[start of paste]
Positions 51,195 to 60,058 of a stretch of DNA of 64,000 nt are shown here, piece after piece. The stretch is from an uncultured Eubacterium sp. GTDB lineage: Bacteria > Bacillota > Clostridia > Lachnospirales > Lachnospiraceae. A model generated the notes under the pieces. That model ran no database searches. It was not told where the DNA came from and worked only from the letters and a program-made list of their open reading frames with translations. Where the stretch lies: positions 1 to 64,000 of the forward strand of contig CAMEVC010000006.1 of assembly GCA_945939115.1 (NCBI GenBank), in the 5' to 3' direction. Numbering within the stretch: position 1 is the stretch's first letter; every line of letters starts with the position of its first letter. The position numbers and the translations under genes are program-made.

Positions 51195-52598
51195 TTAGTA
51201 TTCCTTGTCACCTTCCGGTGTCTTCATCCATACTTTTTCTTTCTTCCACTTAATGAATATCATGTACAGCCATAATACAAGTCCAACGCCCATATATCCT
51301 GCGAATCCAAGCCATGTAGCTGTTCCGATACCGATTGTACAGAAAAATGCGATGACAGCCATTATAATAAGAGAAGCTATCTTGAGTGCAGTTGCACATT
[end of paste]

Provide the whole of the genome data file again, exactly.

Positions 51,195 to 60,058 of a stretch of DNA of 64,000 nt are shown here, piece after piece. The stretch is from an uncultured Eubacterium sp. GTDB lineage: Bacteria > Bacillota > Clostridia > Lachnospirales > Lachnospiraceae. A model generated the notes under the pieces. That model ran no database searches. It was not told where the DNA came from and worked only from the letters and a program-made list of their open reading frames with translations. Where the stretch lies: positions 1 to 64,000 of the forward strand of contig CAMEVC010000006.1 of assembly GCA_945939115.1 (NCBI GenBank), in the 5' to 3' direction. Numbering within the stretch: position 1 is the stretch's first letter; every line of letters starts with the position of its first letter. The position numbers and the translations under genes are program-made.

Positions 51195-52598
51195 TTAGTA
51201 TTCCTTGTCACCTTCCGGTGTCTTCATCCATACTTTTTCTTTCTTCCACTTAATGAATATCATGTACAGCCATAATACAAGTCCAACGCCCATATATCCT
51301 GCGAATCCAAGCCATGTAGCTGTTCCGATACCGATTGTACAGAAAAATGCGATGACAGCCATTATAATAAGAGAAGCTATCTTGAGTGCAGTTGCACATT